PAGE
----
As you know, I’m not exactly a fan of the “History” Channel’s Vikings series. However, this book, which seems to have been produced in order to capitalize on the show’s popularity, was actually worth the money to me.
The Legend of Ragnar Lodbrok is a compendium of sagas, poems, and ancient annals, providing pretty much all we know of Ragnar’s legend out of the middle ages. The stories have very little credibility as historical sources – other than the Anglo-Saxon Chronicle, which is sparse on details, and Saxo Grammaticus’ Gesta Danorum, which is a hopeless mess assembled with little historical or critical sense.
But it’s not often that I run into material on the Viking Age that I’ve never read before, and most of this was new to me. The saga story of Ragnar “Hairy Breeches” was written down long after the original events, and these sagas contradict one another in details and are generally unreliable. But they also contain many agreements, and the kernel of a true story seems to be here.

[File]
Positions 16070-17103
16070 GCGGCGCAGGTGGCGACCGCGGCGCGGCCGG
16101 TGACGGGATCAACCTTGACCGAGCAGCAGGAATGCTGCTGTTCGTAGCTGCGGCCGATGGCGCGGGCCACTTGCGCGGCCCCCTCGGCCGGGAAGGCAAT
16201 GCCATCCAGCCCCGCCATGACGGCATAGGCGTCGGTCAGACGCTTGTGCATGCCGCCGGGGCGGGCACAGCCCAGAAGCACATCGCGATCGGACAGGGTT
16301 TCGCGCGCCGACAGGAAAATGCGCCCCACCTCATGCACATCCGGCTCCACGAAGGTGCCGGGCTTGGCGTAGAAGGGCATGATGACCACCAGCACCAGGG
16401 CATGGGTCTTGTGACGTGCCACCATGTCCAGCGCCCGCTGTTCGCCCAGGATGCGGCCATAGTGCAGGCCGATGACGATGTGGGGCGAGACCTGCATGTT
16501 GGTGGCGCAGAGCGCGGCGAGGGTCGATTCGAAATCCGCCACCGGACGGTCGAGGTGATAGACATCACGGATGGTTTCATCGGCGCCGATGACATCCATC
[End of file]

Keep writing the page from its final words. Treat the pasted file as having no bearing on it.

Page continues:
Only one section, the poem Krákumál, shows evidence of bad OCR reading, including a number of misprints. The rest of the book is well edited, and the scholarly notes are of high quality.
Worth reading, if you’re interested in this sort of thing.